VolunteersEmergency management in Western Australia is based on an "all hazards" approach. The roles and responsibilities of agencies and organisations are defined under the Emergency Management Act 2005 and the Emergency Management Regulations 2006.

State Emergency Management Policies and Procedures (Westplans) are prepared by the State Emergency Management Committee (SEMC) to support the emergency management legislation.

The SEMC has identified the seven natural hazards that are most likely to impact on Western Australia as storm, earthquake, bush fire, tsunami, heatwave, cyclone and flood.

In addition to natural hazards, Western Australia could also be subject to a series of other such as transport emergencies, health related emergencies such as pandemics or animal and plant bio-security hazards, infrastructure failure and technical hazards such as chemical and marine oil spills.

For more information regarding emergency management legislation in Western Australia visit the State Law Publisher website.

For more information regarding Western Australian state emergency management policies visit the Office of Emergency Management website.  

The Emergency Management Act 2005 (EM Act) allows for the prescription of Hazard Management Agencies (HMAs). HMAs are prescribed given their functions under written law or because they have specialised knowledge, expertise and resources in respect to a particular hazard. HMAs will nearly always be responsible for leading a response to an emergency involving a hazard for which they are responsible.

Combat agencies or support organisations are those organisation that, because of their specialised knowledge, expertise and resources, work alongside and under the direction of the an HMA in response to an emergency. These organisations may undertake the specific emergency management activities or support functions for which they are prescribed under the emergency management legislation.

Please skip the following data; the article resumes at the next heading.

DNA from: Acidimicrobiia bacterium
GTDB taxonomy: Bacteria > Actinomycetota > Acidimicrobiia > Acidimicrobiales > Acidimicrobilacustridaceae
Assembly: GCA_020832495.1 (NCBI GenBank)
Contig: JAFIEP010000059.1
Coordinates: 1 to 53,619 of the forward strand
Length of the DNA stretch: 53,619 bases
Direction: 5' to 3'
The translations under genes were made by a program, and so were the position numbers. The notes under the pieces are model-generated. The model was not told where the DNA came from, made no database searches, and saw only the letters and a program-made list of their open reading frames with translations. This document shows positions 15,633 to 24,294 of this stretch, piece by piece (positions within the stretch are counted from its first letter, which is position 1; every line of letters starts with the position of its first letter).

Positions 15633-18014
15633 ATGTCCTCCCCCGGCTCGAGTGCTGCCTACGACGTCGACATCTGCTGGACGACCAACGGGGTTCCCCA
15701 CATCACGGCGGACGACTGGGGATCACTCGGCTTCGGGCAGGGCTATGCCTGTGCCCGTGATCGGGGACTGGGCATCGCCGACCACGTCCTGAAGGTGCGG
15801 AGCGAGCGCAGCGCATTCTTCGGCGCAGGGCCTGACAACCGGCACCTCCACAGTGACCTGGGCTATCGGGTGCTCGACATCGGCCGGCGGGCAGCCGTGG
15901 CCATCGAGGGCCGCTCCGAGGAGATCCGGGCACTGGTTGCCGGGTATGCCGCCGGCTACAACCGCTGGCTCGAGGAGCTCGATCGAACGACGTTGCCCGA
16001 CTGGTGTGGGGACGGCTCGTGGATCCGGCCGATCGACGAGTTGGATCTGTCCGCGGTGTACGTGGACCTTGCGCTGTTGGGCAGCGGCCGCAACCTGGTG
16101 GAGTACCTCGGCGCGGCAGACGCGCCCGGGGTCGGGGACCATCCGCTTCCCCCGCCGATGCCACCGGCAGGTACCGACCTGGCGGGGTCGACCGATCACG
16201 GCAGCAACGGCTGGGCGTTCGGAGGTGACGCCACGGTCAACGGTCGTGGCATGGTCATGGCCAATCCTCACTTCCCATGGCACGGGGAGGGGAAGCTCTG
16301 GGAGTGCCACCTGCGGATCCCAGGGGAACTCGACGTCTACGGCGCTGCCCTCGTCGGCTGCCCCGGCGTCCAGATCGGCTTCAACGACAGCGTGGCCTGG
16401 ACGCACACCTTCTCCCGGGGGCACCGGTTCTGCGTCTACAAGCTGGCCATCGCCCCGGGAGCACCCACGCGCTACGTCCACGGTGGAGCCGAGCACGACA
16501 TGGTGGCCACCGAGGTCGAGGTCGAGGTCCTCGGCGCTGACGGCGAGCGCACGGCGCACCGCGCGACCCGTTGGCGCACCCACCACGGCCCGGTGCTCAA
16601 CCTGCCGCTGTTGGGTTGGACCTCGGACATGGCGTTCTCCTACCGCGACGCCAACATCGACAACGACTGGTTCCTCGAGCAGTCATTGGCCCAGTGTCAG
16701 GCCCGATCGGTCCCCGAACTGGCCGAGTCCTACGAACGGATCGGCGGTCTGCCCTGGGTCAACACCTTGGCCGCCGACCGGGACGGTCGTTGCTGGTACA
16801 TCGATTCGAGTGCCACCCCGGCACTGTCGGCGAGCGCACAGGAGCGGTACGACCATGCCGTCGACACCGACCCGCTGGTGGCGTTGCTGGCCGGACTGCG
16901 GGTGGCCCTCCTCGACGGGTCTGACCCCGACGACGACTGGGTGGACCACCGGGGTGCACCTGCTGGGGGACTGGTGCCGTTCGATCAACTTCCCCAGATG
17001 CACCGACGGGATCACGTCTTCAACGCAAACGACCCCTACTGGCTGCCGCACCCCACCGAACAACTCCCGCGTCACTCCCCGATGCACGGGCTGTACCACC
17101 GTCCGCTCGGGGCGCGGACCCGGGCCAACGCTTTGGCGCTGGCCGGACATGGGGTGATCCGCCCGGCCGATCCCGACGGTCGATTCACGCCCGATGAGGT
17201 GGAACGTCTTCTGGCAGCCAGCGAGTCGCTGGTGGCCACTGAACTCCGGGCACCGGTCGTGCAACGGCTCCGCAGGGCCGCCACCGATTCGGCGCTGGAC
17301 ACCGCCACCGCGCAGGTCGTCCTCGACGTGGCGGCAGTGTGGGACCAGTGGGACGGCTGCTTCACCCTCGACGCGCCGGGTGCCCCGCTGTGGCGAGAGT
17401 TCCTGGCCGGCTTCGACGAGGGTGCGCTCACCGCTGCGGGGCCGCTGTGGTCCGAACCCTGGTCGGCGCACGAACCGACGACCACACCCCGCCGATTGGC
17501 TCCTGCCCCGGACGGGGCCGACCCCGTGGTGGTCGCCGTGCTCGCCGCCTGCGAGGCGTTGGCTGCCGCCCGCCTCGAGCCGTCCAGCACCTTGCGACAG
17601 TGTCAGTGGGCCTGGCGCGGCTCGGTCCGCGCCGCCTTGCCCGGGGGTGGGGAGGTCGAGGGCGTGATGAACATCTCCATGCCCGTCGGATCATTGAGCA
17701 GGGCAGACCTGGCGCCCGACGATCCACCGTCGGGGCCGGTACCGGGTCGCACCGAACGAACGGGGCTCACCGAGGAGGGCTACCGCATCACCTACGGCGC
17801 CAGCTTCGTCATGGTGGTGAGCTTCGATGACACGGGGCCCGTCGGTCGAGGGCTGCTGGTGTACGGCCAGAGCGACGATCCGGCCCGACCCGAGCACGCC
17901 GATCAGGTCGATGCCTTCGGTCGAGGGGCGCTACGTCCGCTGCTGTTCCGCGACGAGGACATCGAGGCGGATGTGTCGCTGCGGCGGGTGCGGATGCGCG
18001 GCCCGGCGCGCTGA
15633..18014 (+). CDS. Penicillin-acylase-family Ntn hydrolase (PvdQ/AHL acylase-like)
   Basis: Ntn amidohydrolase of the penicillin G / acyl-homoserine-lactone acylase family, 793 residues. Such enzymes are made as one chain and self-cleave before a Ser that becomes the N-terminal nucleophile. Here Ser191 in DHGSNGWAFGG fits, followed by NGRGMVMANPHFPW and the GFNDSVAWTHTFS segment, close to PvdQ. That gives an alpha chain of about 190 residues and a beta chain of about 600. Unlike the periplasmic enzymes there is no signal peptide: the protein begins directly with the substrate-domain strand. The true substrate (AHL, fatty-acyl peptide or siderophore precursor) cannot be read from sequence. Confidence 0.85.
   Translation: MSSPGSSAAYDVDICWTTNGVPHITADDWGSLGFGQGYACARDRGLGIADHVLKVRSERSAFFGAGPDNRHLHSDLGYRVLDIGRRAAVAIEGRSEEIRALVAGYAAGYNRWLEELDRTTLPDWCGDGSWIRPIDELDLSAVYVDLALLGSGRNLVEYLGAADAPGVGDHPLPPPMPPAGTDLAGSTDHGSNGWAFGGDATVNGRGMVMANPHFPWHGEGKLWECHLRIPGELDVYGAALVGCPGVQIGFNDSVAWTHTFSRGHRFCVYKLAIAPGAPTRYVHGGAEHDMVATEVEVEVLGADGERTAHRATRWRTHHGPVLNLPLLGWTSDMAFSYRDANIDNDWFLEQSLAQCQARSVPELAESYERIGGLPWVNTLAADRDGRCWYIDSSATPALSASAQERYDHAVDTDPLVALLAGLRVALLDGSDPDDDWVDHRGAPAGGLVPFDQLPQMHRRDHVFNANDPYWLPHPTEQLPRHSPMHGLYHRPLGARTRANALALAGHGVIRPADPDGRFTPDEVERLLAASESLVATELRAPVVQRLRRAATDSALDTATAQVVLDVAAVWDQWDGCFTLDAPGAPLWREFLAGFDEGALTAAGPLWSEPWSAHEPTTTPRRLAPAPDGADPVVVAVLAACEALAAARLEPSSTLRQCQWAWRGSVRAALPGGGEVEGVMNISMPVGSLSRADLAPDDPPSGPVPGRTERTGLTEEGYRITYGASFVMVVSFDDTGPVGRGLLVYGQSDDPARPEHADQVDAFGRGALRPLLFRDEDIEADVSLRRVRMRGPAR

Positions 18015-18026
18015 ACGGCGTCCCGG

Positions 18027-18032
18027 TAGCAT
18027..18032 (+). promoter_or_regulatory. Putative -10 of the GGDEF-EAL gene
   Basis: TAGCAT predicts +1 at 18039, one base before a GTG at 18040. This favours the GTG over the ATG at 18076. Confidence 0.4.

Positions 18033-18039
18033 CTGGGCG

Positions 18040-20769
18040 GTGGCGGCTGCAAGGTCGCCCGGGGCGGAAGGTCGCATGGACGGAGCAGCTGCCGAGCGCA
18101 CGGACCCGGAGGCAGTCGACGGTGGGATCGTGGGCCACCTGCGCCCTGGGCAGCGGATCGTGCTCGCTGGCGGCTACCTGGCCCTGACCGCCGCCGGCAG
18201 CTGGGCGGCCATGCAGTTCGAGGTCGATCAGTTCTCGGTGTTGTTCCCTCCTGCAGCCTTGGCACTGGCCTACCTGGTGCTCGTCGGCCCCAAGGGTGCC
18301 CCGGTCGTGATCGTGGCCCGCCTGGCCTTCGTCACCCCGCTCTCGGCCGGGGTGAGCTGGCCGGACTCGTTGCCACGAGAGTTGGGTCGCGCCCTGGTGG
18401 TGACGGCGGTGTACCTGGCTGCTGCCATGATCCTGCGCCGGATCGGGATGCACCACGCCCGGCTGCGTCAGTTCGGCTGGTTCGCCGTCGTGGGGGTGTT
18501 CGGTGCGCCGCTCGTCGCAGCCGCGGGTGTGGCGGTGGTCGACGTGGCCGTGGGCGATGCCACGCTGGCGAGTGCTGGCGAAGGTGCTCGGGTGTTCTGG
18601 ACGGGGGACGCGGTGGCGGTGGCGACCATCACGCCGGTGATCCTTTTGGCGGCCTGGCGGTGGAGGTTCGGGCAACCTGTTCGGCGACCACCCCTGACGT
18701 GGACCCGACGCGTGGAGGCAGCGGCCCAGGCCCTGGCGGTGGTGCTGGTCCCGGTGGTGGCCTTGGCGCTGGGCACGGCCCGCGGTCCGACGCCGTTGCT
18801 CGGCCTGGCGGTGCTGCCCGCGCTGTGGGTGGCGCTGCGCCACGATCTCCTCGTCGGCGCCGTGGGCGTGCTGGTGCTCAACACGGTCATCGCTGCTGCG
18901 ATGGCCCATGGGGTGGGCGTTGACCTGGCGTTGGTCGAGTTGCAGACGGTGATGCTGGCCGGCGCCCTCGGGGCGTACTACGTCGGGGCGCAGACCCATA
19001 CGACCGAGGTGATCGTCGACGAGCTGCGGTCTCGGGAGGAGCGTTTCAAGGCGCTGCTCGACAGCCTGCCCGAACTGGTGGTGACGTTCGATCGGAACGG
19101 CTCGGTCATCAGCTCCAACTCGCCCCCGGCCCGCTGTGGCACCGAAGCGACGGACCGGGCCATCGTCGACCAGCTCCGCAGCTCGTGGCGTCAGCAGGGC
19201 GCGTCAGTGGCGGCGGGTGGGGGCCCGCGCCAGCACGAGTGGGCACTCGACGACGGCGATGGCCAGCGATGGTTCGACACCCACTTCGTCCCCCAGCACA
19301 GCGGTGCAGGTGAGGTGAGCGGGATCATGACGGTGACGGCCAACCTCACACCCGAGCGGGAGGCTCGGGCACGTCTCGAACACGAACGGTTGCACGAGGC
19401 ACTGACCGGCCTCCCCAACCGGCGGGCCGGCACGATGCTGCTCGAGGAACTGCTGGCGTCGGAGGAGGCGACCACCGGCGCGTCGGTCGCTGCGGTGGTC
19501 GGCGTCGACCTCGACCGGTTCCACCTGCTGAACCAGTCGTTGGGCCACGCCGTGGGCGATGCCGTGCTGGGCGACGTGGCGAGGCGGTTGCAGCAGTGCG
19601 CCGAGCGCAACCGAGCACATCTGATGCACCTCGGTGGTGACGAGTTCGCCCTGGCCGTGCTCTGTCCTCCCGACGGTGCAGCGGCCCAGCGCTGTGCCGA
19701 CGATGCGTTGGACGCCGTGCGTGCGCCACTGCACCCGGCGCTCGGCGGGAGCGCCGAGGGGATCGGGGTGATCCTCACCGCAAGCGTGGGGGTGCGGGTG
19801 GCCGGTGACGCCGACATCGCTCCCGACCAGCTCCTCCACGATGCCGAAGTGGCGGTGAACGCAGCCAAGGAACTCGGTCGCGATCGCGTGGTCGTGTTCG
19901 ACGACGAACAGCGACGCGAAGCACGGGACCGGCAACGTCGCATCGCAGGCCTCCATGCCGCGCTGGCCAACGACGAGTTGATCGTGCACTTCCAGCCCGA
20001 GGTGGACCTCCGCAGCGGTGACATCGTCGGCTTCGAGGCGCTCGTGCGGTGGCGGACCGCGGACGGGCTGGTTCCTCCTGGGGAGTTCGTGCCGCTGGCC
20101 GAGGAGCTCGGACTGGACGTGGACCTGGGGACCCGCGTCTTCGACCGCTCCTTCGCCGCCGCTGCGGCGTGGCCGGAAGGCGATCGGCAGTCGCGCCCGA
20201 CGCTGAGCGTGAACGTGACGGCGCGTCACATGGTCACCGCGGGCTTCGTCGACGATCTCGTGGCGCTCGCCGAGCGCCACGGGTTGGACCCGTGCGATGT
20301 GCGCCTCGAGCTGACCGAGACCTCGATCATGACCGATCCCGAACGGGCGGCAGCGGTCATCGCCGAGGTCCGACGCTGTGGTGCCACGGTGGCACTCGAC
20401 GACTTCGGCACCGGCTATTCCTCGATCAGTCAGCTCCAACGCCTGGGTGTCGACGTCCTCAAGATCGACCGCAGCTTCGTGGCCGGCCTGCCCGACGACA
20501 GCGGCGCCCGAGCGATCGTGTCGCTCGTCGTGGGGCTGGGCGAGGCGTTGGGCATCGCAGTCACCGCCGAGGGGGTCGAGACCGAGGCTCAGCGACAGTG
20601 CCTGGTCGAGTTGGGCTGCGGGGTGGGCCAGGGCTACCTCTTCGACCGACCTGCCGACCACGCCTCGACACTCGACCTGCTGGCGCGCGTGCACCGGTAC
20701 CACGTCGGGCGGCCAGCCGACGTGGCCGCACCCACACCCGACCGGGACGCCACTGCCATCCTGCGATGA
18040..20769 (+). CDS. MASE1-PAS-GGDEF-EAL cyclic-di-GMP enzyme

HMAs will nearly always be responsible for leading a response to an emergency relating to a hazard for which they are prescribed.

The term “Controlling Agency” is used to refer to an agency nominated (through legislation or by agreement with the HMA) to control the response activities to an incident. This is usually, but not always the HMA. The Controlling Agency appoints an Incident Controller who is in charge of the incident and may appoint an Operational Area Manager for strategic management of a Level 3 emergency.

Following table lists the agencies responsible for the following hazards:

Hazard

HMA

1

Road Crash

WA Police

2

Air Crash

WA Police

3

Terrorist Act

WA Police

4

Land Search and Rescue

WA Police

5

Marine Search and Rescue

WA Police

6

Radiation Escape (Nuclear Powered Warships)

WA Police

7

Space Re-Entry Debris (SPRED)

WA Police

8

Collapse (Structural)

Dept Fire and Emergency Services (DFES)

9

Cyclone

DFES

10

Earthquake

DFES

11

Flood

DFES

12

Storm

DFES

13

Tsunami

DFES

14

Fire

DFES

15

HAZMAT - Chemical

DFES

16

HAZMAT - Radiological

DFES

17

HAZMAT - Biological

WA Health

18

Human Epidemic

WA Health

19

Heatwave

WA Health

20

Marine Transport Emergency

Dept Transport - Marine

21

Marine Oil Pollution

Dept Transport - Marine

22

Gas Supply Disruption

Public Utilities Office

23

Liquid Fuel Supply Disruption

Public Utilities Office

24

Electricity Supply Disruption

Public Utilities Office

25

Animal and Plant Biosecurity

Dept Agriculture and Food WA

26

Rail Crash (PTA Network)

Dept Transport

27

Rail Crash (Brookfield Rail Network)

Brookfield Rail

A combat agency or support organisation may be prescribed under a written law or because of specialised knowledge, expertise and resources in dealing with a particular type of hazard or emergency management activity.

They work alongside and under the direction of the Controlling Agency in response to an emergency and undertake the specific emergency management activities or support functions for which they are prescribed under the legislation. Combat agencies are listed in the Emergency Management Regulations 2006.

Examples of combat agencies include Department of Parks and Wildlife and local government both of whom have combat agency responsibility for fire suppression. They will work alongside the Department of Fire and Emergency Services who is the HMA for fire. However, each one of these agencies could be the Controlling Agency of the fire emergency, depending on the location and other circumstances of the fire.